Hat tip to www.ktracy.com for pointing this out. Read the whole thing here.
Assuming that it’s legal for Senator McCain to break his agreement with the FEC without permission (which it’s not), the man has two difficult choices. First, he can stay on the Ohio and Deleware ballots and probably win most of those delegates but be required to stay within the spending restraints set up by the FEC. Or, Senator McCain can hand those delegates over to Huckabee and hope to lock up the nomination further down the road.
If McCain loses both Texas and Ohio, he faces a serious risk of losing the nomination. If McCain wins at least Ohio, he’ll be more likely to lock up the nomination still, but he will be limited to spending about $50 million dollars between now and the GOP convention in September, which the party ironically moved back a month because they thought it would give them an edge in November.
Odds are, of course, John McCain will continue to violate Campaign Financing laws, some of which he wrote when he pushed McCain-Feingold. He’ll be on the Ohio Ballot and he’ll break his legal spending agreements because he figures he’s above the law.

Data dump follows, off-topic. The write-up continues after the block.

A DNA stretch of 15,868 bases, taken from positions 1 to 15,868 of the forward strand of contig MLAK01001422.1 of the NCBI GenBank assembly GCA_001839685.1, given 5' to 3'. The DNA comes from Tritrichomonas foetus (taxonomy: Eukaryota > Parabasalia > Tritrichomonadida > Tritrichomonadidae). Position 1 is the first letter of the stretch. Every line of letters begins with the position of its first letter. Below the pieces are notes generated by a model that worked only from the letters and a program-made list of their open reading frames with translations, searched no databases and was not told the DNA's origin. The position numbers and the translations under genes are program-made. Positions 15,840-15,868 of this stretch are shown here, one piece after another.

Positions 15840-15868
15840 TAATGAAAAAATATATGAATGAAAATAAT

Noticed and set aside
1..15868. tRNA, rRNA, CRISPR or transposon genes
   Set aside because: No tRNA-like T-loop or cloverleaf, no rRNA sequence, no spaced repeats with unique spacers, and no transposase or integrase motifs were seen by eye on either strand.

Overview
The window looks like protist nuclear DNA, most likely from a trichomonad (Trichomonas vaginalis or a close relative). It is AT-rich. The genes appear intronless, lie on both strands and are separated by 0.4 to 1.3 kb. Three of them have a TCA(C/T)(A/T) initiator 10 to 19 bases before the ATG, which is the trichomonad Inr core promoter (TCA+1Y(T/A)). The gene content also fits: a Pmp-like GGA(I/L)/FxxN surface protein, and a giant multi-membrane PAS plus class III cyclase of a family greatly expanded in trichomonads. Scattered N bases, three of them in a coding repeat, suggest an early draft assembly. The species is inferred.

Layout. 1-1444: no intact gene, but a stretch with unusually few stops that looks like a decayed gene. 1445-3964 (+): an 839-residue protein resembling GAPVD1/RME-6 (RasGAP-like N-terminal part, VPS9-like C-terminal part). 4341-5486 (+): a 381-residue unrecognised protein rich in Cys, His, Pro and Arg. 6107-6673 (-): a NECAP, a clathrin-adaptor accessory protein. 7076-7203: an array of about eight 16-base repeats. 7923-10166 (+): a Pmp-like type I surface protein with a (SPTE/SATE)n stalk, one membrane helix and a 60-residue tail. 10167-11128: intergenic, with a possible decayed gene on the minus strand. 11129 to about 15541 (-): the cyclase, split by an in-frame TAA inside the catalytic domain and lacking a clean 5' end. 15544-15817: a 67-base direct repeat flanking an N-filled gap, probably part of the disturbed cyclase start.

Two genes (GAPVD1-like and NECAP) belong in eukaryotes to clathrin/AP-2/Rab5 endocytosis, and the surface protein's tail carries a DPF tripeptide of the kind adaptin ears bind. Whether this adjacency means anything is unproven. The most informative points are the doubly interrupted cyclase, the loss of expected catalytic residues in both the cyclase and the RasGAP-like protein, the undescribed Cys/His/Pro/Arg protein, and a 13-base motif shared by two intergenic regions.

Democrats really don’t care if he’s on the ballot or not. Their interest is in keeping McCain’s spending at a minimum by forcing him legally to comply to spending caps of the FEC. Howard Dean and dozens of liberal lawyers are already hard at work seeing to it that McCain obeys the law.
Since the Huckabee campaign is trying to bury this, the only chance for justice will come from the Democratic Party. They’ve already put McCain’s application on their website. Click here to view it.
Page 6 explains that McCain’s name is on the ballot because he was accepting matching funds.
I personally hope the take McCain's name off of the Ohio ballot. I usually don't agree with the Dems., but here I am glad they are following up on this.